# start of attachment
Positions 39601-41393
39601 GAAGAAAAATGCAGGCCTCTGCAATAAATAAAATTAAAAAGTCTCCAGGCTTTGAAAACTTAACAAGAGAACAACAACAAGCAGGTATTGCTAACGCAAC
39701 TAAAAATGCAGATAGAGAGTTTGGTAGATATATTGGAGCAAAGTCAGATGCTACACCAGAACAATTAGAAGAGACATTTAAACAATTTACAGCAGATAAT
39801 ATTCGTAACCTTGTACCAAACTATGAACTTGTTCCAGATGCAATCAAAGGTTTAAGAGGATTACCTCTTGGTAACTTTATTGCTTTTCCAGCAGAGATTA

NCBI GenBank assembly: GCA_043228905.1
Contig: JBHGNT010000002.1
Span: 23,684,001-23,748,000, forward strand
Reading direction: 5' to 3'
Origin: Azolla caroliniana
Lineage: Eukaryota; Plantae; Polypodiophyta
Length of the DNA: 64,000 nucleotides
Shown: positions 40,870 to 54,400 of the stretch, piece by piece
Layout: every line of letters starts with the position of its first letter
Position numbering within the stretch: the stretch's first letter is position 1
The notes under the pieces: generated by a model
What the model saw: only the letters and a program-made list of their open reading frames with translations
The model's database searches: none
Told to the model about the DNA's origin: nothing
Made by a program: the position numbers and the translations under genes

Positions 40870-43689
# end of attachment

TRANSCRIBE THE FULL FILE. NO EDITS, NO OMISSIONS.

Positions 39601-41393
39601 GAAGAAAAATGCAGGCCTCTGCAATAAATAAAATTAAAAAGTCTCCAGGCTTTGAAAACTTAACAAGAGAACAACAACAAGCAGGTATTGCTAACGCAAC
39701 TAAAAATGCAGATAGAGAGTTTGGTAGATATATTGGAGCAAAGTCAGATGCTACACCAGAACAATTAGAAGAGACATTTAAACAATTTACAGCAGATAAT
39801 ATTCGTAACCTTGTACCAAACTATGAACTTGTTCCAGATGCAATCAAAGGTTTAAGAGGATTACCTCTTGGTAACTTTATTGCTTTTCCAGCAGAGATTA

NCBI GenBank assembly: GCA_043228905.1
Contig: JBHGNT010000002.1
Span: 23,684,001-23,748,000, forward strand
Reading direction: 5' to 3'
Origin: Azolla caroliniana
Lineage: Eukaryota; Plantae; Polypodiophyta
Length of the DNA: 64,000 nucleotides
Shown: positions 40,870 to 54,400 of the stretch, piece by piece
Layout: every line of letters starts with the position of its first letter
Position numbering within the stretch: the stretch's first letter is position 1
The notes under the pieces: generated by a model
What the model saw: only the letters and a program-made list of their open reading frames with translations
The model's database searches: none
Told to the model about the DNA's origin: nothing
Made by a program: the position numbers and the translations under genes

Positions 40870-43689